Click here to return to the main site.

Blu-ray Review

DVD cover

Coming Home (1978)


Starring: Jane Fonda, Jon Voight, Bruce Dern, Penelope Milford, Robert Carradine and Robert Ginty
Distributor: Eureka Entertainment
RRP: £19.99


Certificate: 18
Release Date: 15 July 2019

The war in Vietnam was planned before World War II ended and Japan surrendered on September 2, 1945. As soon as the island of Okinawa had come under U.S. control, supplies and equipment began to be stored there for the land invasion of at least 500,000 men to storm Japan – which never happened.

When O.S.S. operative L. Fletcher Prouty saw Navy ships hauling this array out of Okinawa he assumed to the harbour master it was all headed back for the States. “Hell, no! They ain’t never goin’ to see it again! One half of this stuff… is going to Korea and the other half is going to Indochina.” In Korea that was Syngman Rhee, in Vietnam it was Ho Chi Minh. He was America’s ally. For awhile anyway. (JFK: The CIA, Vietnam, and the Plot to Assassinate John F. Kennedy, © 2009 Skyhorse Publishing.)

It was the dawn of the new ambiguous war, a wispish objective, ongoing, no victorious conclusion. Think: every U.S. war since, up to its finest examples in the Middle East. This is the war that benefits the mercantile government and its transnational sponsors with an endless cash flow.

The problem was for the people who had to fight the war, the soldiers, their wives and families, who found themselves awash in confusion over why they were sacrificing and losing their loved ones. This is the crux of director Hal Ashby’s classic study on the homeland effect of the Vietnam war, Coming Home. With a script presided over by Waldo Salt (Rachel and the Stranger, 1948; and after triumphing over blacklisting: Midnight Cowboy, 1969; Serpico, 1973) and cinematography by Haskell Wexler, this is the classic on the domestic chaos Vietnam imported to American life.

It is the template for the societal inventory of pain from that war and every war since, wars of ambiguity, unless one was a stockholder or a cocoon dweller in the government administrative elite. Coming Home is about the poor bastards who had nothing to come home to.

There is a late scene where Bruce Dern’s cuckolded Captain Bob Hyde, Hollywood’s leading tragedian, is in a bar, looking up at the war being covered on television. Dern’s long stare culminates with the cultural autopsy that it’s nothing like that. In those lean spare words he sums up the disparity between here and there and the futility of trying to explain the difference, compounded by the awareness that most of the nation sheep don’t want to know anyway.

Hyde has come home to find the loyal patriotic wife he’d left, Sally, has fallen in love with a paraplegic veteran, Luke. Jane Fonda is Sally and Jon Voight is Luke. Sally has gone to work in a vet’s hospital (unflinching reality here) as a supporter of her husband and the war. Voight has become a changed man, no legs and no belief in what he lost them for. He does not believe he can ever be with a woman again. The character arcs here are girdered with unavoidableness. Her sensitivity changes her politics, her patriotism. His bitter loneliness becomes the redemptive hope of relationship realized.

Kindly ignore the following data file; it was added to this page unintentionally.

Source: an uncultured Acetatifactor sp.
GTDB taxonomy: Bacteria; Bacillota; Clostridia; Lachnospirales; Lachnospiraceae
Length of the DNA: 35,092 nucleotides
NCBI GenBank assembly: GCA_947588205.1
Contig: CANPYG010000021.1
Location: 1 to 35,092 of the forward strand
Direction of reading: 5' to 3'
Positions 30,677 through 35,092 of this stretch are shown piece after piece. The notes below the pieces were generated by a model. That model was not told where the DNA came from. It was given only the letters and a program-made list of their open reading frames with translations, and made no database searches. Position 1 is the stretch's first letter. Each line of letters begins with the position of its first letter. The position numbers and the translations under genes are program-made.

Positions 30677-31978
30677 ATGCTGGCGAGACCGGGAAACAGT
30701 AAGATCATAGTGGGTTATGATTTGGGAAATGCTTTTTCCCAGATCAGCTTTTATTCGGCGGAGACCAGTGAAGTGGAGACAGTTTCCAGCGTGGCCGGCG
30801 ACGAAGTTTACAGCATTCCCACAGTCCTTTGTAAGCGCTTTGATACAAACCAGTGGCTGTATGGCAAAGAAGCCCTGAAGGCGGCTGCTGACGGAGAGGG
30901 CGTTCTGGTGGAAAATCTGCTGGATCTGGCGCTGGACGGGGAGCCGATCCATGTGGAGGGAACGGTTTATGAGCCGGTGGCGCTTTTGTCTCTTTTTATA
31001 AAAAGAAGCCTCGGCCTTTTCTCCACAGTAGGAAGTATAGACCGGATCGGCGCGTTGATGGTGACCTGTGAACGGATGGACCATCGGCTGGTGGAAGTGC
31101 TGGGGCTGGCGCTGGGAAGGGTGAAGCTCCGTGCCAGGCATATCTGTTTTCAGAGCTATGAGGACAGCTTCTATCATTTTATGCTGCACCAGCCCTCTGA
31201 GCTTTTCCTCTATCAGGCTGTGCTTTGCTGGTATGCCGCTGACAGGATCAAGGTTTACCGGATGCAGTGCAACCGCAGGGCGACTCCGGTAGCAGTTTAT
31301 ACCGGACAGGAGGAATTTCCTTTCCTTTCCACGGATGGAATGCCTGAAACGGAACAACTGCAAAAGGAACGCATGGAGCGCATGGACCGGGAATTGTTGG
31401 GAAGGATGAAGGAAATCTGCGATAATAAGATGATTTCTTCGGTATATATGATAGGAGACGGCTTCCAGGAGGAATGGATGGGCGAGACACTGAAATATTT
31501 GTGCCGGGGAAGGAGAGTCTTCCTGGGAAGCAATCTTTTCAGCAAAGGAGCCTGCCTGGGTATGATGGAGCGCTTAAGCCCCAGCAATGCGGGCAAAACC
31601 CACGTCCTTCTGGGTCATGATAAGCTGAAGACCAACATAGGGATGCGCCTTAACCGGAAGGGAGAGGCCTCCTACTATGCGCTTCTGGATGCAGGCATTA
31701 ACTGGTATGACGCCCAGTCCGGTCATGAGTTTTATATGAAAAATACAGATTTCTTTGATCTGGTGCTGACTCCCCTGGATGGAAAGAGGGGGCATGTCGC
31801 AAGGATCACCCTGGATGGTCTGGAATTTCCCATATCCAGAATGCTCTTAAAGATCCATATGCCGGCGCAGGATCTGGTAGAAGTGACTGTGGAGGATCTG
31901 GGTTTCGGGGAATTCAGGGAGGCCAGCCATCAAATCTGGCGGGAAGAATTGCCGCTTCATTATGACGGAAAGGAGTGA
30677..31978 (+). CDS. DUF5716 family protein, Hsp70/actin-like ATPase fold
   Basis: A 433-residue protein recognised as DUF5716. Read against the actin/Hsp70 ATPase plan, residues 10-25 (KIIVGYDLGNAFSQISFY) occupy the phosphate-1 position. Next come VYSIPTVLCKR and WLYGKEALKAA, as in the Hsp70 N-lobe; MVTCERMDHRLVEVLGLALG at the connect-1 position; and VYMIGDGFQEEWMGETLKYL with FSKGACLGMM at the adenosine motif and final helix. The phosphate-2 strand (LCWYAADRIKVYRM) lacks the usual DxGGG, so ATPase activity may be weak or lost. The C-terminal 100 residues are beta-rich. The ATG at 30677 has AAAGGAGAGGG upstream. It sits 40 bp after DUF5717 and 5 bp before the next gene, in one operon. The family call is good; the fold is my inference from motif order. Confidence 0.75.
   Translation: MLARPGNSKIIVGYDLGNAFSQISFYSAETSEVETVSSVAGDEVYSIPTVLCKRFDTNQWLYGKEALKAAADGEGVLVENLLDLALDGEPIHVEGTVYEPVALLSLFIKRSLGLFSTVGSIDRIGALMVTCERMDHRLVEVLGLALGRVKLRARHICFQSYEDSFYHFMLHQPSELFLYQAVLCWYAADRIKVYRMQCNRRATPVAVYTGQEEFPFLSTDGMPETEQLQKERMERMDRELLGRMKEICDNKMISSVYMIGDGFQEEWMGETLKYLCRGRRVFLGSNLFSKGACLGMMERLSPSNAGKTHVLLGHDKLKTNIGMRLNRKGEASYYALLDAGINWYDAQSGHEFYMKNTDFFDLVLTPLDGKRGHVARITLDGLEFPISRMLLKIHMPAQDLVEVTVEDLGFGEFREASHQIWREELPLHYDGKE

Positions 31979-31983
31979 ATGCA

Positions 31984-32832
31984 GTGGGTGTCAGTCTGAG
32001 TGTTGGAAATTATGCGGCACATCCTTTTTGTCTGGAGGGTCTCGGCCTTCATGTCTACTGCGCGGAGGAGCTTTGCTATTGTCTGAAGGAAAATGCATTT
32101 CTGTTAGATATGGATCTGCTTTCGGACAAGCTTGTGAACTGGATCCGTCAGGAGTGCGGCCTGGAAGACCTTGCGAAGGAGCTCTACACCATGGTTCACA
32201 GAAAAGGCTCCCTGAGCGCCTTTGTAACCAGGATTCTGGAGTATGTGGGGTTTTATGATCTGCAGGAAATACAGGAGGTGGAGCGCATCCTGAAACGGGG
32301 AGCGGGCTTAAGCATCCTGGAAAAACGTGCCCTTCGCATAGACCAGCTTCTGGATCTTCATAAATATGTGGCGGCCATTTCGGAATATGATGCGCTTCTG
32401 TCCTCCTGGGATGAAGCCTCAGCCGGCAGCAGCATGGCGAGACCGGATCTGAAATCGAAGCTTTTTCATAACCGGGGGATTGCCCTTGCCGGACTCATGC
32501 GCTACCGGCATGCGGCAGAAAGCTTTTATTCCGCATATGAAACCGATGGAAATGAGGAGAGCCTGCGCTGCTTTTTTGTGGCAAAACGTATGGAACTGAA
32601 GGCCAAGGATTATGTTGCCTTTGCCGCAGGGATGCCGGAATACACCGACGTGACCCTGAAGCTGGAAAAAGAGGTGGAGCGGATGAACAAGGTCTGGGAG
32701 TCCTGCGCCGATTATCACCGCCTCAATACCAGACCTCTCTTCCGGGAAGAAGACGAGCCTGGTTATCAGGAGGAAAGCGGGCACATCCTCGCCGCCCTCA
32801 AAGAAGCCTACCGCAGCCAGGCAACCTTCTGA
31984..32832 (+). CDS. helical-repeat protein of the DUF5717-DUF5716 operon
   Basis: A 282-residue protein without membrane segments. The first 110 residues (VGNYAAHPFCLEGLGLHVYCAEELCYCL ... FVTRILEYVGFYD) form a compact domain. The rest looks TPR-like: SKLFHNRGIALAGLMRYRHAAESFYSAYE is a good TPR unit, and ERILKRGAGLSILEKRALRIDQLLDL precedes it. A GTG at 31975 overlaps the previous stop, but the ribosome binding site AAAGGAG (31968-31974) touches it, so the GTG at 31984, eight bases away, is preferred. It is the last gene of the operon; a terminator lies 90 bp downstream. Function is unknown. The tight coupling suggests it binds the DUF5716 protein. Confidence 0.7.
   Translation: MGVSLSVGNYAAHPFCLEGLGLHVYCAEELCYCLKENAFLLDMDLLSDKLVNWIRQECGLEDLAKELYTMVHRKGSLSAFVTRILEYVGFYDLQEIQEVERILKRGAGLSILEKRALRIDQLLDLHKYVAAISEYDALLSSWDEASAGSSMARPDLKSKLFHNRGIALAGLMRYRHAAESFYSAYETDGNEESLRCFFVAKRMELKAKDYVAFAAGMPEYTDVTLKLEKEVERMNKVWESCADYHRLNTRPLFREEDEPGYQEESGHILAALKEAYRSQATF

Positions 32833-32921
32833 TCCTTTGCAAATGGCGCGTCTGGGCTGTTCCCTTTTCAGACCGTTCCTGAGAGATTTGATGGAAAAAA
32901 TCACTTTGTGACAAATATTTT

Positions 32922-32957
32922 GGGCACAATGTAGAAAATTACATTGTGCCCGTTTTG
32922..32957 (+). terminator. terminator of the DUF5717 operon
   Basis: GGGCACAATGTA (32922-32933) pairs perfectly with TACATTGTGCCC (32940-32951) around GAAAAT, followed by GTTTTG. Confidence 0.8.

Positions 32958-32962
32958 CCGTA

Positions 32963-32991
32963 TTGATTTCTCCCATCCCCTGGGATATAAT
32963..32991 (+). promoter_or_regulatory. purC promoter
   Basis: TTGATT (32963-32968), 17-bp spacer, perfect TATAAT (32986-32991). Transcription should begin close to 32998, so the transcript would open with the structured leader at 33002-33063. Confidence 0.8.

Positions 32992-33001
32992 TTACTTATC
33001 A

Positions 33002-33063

Then Capt. Bob comes home. The triangle of pain is excruciating and wonderfully portrayed by these three actors. Fonda’s believability through all stages of her character’s evolution makes one forget her personal politics. Public negativity over her trips to Hanoi was still fresh in the minds of most Americans (and still is occasionally brought up) yet her conveyance of believability and struggle of soul was accepted in the movie’s first run. Voight, as a vet who has come to be a slogan-silencing authority for the sake honesty, is disarmingly eloquent. And their love is the only viable truth with Dern’s Capt. Bob.

It is Dern’s work here that crowns the movie with humanity, power and unassailable pathos. His is the hardest role. He has to find meaning in the meaningless. And in the sincerity of the wife who has betrayed him, and her lover who has no legs. Dern provides the gravitas for Fonda and Voight to believably stay in dramatic orbit. He turns this into a Bruce Dern picture.

One can’t help remembering Fonda’s accounts of returning from Hanoi and regularly being cavity searched by LAPD and other authorities at the airport. She was a model of cooperation. My contacts with that police department have told me photos of those searches still float around from the confidential files as office entertainment. For Fonda to bring such humanity and compassion to this work underscores her artistic stature, no matter what anyone thinks of her politics.

Eureka’s remastered print is superlatively engineered. The special features are piquant, insightful and loaded with personal perspective. One can only imagine what Ashby would think of it. I think he would be pleased.


John Huff

Buy this item online